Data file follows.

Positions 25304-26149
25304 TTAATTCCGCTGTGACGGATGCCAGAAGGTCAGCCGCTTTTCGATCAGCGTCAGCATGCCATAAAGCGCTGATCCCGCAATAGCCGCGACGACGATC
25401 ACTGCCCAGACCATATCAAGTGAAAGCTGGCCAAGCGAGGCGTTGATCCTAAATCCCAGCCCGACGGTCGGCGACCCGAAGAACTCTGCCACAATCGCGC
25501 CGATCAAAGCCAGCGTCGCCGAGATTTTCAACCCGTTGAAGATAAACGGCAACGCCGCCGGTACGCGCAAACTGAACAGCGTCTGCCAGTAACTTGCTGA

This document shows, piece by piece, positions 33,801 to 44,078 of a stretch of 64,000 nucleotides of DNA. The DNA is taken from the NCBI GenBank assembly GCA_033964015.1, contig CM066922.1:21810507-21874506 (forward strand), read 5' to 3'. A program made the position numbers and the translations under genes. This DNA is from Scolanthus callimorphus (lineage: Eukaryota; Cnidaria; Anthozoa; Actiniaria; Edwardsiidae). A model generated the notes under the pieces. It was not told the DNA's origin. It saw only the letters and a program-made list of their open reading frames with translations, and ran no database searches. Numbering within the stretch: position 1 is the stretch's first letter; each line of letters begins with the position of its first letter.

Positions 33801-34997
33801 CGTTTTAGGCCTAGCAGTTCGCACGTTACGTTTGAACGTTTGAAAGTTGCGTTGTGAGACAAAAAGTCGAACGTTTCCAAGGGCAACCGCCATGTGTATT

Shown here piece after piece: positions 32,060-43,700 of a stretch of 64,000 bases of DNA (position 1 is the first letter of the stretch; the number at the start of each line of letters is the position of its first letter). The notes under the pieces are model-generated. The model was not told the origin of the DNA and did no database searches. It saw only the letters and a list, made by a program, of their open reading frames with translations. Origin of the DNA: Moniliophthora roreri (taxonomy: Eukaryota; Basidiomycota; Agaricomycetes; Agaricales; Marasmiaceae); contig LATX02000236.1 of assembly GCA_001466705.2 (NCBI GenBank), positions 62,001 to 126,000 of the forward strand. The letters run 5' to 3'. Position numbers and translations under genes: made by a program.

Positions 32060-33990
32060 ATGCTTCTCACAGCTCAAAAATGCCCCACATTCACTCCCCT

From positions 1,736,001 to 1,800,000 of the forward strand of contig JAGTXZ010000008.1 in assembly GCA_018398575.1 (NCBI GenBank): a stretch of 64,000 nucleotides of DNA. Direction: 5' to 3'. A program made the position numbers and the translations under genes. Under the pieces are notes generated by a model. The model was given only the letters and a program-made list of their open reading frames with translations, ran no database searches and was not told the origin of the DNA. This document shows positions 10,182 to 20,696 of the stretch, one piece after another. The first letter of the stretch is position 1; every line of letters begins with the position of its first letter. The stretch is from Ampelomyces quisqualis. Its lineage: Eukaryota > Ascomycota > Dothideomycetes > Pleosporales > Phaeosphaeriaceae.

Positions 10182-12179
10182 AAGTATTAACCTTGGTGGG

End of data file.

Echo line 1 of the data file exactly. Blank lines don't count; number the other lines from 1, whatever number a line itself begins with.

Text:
Positions 25304-26149